Australia vs Argentina: Wallabies skipper Michael Hooper eyes top of Tri-Nations table at ground he made his international debut
- Australia skipper returns to the ground where he made his international debut in a shock loss to Scotland
- A win against the South Americans would put his side in pole position for the Tri-Nations title ahead of All Blacks
More than 100 tests later, Australia captain Michael Hooper will return to the scene of his whirlwind debut on Saturday when the Wallabies host Argentina in Newcastle, New South Wales.
The durable flanker featured for only about 10 minutes in his first match in 2012, which was played in some of the most wretched conditions seen in test rugby as the Wallabies suffered a shock 9-6 loss to Scotland.
Former Australia captain David Pocock ended up needing treatment for hypothermia after battling through the cyclonic wind and sheets of rain, and test rugby never returned to the port city until this week.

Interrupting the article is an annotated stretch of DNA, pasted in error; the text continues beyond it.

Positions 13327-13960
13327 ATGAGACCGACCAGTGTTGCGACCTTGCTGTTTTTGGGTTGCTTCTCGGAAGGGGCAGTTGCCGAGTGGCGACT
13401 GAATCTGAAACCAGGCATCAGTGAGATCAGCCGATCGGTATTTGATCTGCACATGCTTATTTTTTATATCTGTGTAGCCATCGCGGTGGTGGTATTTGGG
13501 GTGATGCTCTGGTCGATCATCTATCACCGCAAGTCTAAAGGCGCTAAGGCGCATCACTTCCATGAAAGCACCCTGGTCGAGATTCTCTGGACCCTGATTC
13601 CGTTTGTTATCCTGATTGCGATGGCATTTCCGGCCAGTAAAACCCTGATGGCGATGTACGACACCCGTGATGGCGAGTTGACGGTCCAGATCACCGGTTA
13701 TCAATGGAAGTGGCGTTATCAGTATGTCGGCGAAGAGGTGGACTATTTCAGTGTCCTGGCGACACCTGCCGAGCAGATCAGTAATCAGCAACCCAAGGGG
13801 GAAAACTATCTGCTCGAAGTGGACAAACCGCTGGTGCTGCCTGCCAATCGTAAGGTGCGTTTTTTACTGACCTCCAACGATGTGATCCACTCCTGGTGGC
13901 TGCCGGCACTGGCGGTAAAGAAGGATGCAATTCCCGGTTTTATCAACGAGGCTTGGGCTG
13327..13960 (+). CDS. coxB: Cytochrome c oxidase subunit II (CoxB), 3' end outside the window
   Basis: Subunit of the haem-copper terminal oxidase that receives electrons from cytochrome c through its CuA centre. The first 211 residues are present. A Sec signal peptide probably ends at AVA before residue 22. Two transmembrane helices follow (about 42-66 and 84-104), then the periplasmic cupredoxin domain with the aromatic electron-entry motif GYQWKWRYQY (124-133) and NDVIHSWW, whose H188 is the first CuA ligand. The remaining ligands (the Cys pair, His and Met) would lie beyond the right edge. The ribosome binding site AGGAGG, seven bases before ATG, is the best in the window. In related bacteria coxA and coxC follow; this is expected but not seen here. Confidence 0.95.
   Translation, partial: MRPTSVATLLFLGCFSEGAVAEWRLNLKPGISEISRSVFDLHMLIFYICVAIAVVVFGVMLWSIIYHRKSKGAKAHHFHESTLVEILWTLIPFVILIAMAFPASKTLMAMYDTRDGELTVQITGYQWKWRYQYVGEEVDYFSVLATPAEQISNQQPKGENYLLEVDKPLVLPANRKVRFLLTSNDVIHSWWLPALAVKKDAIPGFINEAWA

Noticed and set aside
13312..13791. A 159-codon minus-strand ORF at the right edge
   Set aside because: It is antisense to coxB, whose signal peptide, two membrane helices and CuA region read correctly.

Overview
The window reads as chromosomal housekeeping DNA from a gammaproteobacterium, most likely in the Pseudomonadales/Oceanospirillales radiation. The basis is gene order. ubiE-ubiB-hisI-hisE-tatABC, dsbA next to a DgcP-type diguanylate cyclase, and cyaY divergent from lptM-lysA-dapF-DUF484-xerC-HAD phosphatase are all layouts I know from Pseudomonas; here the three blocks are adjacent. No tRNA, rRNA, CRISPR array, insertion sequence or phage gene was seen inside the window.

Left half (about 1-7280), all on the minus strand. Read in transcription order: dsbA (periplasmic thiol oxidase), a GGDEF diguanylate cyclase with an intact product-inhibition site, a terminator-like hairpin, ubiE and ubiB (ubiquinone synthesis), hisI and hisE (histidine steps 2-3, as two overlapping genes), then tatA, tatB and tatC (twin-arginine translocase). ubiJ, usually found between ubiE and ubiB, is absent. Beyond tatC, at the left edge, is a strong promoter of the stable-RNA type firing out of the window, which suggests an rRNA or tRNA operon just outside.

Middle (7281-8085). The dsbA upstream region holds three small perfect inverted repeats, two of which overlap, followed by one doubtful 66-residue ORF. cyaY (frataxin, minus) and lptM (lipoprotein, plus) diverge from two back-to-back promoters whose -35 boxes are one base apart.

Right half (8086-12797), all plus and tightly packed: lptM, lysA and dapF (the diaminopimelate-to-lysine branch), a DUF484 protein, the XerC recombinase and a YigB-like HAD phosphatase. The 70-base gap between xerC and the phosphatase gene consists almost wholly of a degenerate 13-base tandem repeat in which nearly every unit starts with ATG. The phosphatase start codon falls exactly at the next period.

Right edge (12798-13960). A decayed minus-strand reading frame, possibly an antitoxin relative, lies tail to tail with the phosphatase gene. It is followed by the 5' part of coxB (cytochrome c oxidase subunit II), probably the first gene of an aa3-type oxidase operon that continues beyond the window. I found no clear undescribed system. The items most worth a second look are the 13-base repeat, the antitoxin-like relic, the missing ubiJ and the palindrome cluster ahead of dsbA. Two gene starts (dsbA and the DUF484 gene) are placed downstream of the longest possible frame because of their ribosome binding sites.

“It’s weird your debut night, because it goes so quick, it’s over in a flash,” Hooper told reporters on Friday.
“I was on the field for all of nine or 10 minutes in some of the worst conditions I’ve ever played in – and the loss.”
The Wallabies have gone through two World Cup cycles and a slew of coaches since but Hooper has remained a constant, indefatigable presence in Australia’s back row.
The 29-year-old has savoured plenty of highlights through his career but hoisting a big trophy as captain is not among them.
The last time Australia won a major title was the truncated 2015 Rugby Championship before the World Cup in England, with then-captain Stephen Moore holding the trophy aloft with former coach Michael Cheika.
Cheika is now a coaching consultant for Argentina, whose stunning 25-15 win over the All Blacks last week blew the Tri-Nations right open.
A win on Saturday will put the Dave Rennie-coached Wallabies top of the table and Hooper within tantalising reach of an elusive piece of silverware.
“We make no bones, we want to put some silverware in our closet again,” he said. “We’re clear on what we’re trying to achieve and the pressure is on us to want to be able to do that.”